UK’s energy statistics

Discover the latest statistics on how Brits are using energy.

Updated

Fact checked
Picture not described

Brits have been mining oil since 1851, and now each day the UK’s 120 onshore oil and gas sites produce 20,000-25,000 barrels of oil. In addition to oil, the UK is a big producer of coal, which we use for generating power. When the coal plant in South Wales closes in 2020, there will only be 4 coal plants left in the UK. Coal is environmentally unfriendly, it’s very important that we find ways to produce energy from environmentally friendly resources to keep up with our energy demands.

In fact, the UK is the third biggest energy consumer in Europe with only France and Germany using more energy than us. We spend on average more than £1,100 per household on energy every year, but more than 18 million Brits don’t understand their energy tariff or compare providers often enough to realise the money they could be saving money. We unpacked the latest statistics to find out more about energy bills in the UK.

Quick overview

  • On average we spend over £1,100 per year on energy bills (gas and electricity).
  • We spend 4% of our annual income on our energy bills, 0.4% less than in 2015/16.
  • Switching could save Brits on average £320 a year.
  • 34% of Brits have never switched energy provider.
  • While 1 in 4 Brits have only switched energy providers once.

£320

Is how much Brits could be saving each year by switching energy provider.

From where do we get our energy?

The amount of energy we produce from coal is very low because of the carbon tax. This tax was put in place to prevent people from using coal as an energy source because of how environmentally unfriendly it is. The most environmentally friendly way to source energy is through harnessing wind and solar power or via biofuels and waste and converting it into energy. Lately, the UK has been working towards being less dependent on coal based energy and the government is aiming to close down the remaining coal fired power-plants by 2025.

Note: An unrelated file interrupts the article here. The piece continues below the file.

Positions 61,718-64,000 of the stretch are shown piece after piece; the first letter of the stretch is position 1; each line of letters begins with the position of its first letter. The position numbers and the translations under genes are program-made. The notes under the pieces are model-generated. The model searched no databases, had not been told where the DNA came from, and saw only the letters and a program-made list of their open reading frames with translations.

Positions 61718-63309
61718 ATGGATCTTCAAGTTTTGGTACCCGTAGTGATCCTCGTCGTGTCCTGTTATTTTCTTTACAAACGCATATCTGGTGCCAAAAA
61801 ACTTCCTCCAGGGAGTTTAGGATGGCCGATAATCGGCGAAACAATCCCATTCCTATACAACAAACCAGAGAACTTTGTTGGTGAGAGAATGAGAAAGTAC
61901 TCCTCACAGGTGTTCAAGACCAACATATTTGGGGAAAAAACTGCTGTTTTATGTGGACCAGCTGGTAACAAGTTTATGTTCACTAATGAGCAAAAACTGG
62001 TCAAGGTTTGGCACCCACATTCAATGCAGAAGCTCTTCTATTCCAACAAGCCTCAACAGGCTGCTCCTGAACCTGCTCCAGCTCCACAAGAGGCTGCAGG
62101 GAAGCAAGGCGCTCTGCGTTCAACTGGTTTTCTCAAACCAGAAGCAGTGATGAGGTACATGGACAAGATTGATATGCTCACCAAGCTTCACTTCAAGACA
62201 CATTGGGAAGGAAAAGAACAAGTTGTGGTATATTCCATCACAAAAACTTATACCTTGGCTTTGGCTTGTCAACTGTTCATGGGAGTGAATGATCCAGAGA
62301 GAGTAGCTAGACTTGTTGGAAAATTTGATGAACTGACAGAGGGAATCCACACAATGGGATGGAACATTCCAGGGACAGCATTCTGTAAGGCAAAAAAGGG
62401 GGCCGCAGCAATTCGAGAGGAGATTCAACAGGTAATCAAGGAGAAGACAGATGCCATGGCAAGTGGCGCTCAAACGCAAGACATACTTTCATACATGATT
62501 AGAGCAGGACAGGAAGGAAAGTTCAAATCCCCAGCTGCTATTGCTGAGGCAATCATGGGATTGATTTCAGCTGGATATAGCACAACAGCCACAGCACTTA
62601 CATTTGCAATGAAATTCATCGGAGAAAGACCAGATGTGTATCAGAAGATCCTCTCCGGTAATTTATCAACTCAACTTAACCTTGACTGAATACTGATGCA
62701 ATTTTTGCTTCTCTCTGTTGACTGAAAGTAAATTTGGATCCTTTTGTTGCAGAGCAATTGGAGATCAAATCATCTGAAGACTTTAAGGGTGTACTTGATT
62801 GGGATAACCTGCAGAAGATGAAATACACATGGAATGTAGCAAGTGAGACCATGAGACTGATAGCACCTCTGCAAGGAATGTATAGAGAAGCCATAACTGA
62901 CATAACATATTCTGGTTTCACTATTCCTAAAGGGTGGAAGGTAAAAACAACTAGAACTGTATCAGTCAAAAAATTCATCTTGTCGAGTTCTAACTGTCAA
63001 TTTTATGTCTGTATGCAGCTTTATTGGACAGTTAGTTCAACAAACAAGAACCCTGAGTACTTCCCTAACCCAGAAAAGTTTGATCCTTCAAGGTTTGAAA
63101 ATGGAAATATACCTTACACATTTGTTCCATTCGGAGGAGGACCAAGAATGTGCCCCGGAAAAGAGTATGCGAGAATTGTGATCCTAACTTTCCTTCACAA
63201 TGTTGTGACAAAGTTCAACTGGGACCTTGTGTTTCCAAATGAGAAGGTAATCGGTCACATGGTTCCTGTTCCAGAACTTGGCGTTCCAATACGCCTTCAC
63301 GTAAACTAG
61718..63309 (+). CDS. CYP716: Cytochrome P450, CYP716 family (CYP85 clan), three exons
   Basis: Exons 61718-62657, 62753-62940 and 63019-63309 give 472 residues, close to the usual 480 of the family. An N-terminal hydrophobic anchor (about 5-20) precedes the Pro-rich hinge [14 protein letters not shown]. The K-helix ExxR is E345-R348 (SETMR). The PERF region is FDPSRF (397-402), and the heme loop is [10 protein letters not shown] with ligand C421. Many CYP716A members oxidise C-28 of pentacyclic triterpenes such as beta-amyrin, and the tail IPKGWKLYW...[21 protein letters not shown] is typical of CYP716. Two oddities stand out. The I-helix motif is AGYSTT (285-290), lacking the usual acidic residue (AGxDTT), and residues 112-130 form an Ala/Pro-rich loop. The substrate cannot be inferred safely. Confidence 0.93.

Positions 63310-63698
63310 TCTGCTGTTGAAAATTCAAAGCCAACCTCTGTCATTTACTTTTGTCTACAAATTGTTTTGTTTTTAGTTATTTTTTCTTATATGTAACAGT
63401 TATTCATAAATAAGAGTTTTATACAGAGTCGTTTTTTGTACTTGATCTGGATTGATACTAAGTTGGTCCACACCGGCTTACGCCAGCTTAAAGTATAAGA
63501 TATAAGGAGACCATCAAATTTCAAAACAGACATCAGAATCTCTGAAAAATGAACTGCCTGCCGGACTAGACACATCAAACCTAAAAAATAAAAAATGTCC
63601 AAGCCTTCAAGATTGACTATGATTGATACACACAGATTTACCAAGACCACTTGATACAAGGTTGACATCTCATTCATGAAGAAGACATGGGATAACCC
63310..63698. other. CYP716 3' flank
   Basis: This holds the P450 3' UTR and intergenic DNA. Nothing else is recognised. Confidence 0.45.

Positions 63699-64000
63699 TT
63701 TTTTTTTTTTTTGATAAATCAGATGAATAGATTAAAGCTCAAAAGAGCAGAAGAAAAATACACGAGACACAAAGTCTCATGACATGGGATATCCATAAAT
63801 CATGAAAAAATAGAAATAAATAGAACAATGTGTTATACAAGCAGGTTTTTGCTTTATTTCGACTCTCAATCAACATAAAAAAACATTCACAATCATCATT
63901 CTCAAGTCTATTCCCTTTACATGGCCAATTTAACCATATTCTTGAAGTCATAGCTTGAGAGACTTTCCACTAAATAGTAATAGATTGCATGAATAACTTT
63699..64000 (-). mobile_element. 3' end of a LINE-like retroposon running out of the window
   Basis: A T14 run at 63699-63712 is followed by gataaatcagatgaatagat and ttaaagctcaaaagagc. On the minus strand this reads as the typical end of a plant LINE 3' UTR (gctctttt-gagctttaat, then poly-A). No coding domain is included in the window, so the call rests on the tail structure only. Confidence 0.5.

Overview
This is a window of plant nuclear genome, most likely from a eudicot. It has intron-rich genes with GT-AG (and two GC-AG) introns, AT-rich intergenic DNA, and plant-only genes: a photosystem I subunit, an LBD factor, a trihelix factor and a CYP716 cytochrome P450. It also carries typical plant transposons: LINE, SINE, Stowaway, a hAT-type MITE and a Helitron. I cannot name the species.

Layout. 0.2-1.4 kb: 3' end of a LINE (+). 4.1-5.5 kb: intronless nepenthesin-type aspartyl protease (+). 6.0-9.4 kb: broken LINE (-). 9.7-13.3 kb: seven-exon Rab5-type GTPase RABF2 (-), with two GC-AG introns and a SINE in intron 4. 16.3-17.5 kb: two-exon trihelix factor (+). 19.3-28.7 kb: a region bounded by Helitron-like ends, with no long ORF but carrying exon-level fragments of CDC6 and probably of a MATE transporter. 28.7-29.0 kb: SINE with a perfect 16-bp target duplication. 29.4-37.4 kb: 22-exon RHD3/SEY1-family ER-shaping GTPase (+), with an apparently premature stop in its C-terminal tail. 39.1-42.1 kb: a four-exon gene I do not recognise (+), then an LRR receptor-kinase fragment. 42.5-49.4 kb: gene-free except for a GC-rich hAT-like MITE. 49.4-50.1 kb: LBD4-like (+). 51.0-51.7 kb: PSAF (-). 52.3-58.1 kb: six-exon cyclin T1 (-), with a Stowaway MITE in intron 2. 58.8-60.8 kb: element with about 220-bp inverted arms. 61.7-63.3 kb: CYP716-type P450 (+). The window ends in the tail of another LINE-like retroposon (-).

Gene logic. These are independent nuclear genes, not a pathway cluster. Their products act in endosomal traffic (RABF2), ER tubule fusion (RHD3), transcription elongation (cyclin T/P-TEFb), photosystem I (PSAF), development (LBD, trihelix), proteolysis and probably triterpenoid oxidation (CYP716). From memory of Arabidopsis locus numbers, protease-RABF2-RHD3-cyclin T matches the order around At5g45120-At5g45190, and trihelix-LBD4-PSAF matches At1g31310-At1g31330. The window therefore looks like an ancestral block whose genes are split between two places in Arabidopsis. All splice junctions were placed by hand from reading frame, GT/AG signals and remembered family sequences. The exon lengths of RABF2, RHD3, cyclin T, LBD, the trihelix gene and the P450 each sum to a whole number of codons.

Source Percentage of our energy use
Gas 29.50%
Coal 22.80%
Nuclear power 20.80%
Wind and solar 14.20%
Biofuels and waste 9.50%
Hydro power 2.60%
Oil 0.50%

The price difference is quite big, and unfortunately the most affordable option for the Brits is still gas.

Fuel Price per kWh (in pence)
Main gas standard rate 4.18
Wind power 8.53
Solar energy 9.0
Electricity standard rate 20.6
Pellets 26.75
Coal 31.09
Petroleum gas 41.77
Gas oil 63.57
(Prices accurate as of October 2019)

How much are we paying?

No-one likes to be paying more for something than they need to, but the truth is many of us are doing just that with our energy bills. We looked into how much we are spending each year – and how much we could be saving.
  • We pay on average £1,117 a year for our electricity and gas bills combined.
  • This takes up 4% of the average Brit’s income.
  • Research from regulator Ofgem shows switching supplier or energy tariff can save around £320.
  • 34% of Brits have never switched energy provider.

27%

Of Brits have only ever switched energy providers once.

Who is paying the most?

If we all used the same amount of electricity which region would be paying the most? Figures from Gov.uk show the average cost of electricity and gas for each region in the UK, based on consumption of 15,000 kWh/year of gas and 3,800 kWh/year of electricity. So who is paying the most?
Across all regions, the average cost of gas and electricity was £1,325, but those in Yorkshire get the best rates coming in at £1,281. While those in the South East would pay the most based on the same consumption at £1,379, almost £100 more.
  • The average cost of energy bills based on these assumptions is £1,325.
  • The region that would spend the most is the South West, at £1,379.
  • Whereas the region that would spend the least is Yorkshire, at £1,281.
  • London is the most expensive region for gas at £676.